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The AAPG/Datapages Combined Publications Database

Environmental Geosciences (DEG)



DOI: 10.1046/j.1526-0984.2001.008001061.x
© 2001 American Association of Petroleum Geologists (AAPG)

Scientists and Coastal Hazards: Opportunities for Participation and Policy Change

Scientists and Coastal Hazards: Opportunities for Participation and Policy Change

Thomas A. Birkland1

1 Nelson A. Rockefeller College of Public Affairs, University at Albany, State University of New York, Albany, NY 12222

Thomas Birkland is a professor of public policy at the State University of New York at Albany’s Rockefeller College of Public Affairs and Policy. His research centers on environmental and natural hazards policy. He has written several articles on natural hazards, and is the author of After Disaster (Georgetown University Press), a study of the political effects of disasters.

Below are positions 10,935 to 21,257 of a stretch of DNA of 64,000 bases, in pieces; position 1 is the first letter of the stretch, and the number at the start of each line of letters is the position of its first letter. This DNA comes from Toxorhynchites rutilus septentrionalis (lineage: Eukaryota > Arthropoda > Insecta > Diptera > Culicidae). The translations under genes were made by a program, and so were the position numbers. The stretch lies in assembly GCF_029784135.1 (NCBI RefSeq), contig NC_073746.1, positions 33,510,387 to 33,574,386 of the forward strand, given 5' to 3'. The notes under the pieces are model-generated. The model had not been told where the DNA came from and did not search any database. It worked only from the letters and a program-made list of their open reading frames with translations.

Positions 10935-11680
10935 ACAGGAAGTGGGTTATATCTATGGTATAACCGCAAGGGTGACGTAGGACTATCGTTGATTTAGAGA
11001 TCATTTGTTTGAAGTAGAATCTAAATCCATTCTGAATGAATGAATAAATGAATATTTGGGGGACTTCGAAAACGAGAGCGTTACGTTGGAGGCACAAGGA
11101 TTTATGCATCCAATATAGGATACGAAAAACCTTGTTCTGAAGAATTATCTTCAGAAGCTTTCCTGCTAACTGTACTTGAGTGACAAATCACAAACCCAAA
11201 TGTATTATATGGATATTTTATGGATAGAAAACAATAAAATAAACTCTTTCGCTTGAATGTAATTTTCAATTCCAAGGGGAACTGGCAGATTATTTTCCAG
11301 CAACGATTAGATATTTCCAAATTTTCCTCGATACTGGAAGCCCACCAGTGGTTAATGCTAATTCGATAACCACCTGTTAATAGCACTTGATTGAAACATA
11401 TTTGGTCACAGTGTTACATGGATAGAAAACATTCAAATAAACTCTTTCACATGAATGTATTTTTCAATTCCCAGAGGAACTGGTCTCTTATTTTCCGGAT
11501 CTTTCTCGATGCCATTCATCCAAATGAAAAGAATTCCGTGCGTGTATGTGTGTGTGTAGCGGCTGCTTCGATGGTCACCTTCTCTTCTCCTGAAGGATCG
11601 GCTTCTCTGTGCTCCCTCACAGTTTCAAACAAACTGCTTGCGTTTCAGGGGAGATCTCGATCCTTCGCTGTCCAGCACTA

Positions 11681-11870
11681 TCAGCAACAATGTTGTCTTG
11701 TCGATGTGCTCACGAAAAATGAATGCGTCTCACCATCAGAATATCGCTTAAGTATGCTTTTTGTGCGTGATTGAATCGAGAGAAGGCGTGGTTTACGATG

Earthquakes and hurricanes are important and costly natural hazards. Although there has been a National Earthquake Hazards Reduction Act since 1977, there is no parallel statutory program dealing with the equally costly and dangerous hurricane hazard and with coastal hazards in general. A primary reason for the lack of comprehensive federal legislation is the lesser degree of scientific input at congressional hearings dealing with hurricane policy compared with the greater prominence of science in earthquake policy-making. The differences between earthquake and hurricane policy reflect broader factors that inhibit effective coastal hazards policy-making in general. But with these factors come opportunities for earth scientists to organize and press for more effective participation in coastal hazards policy.

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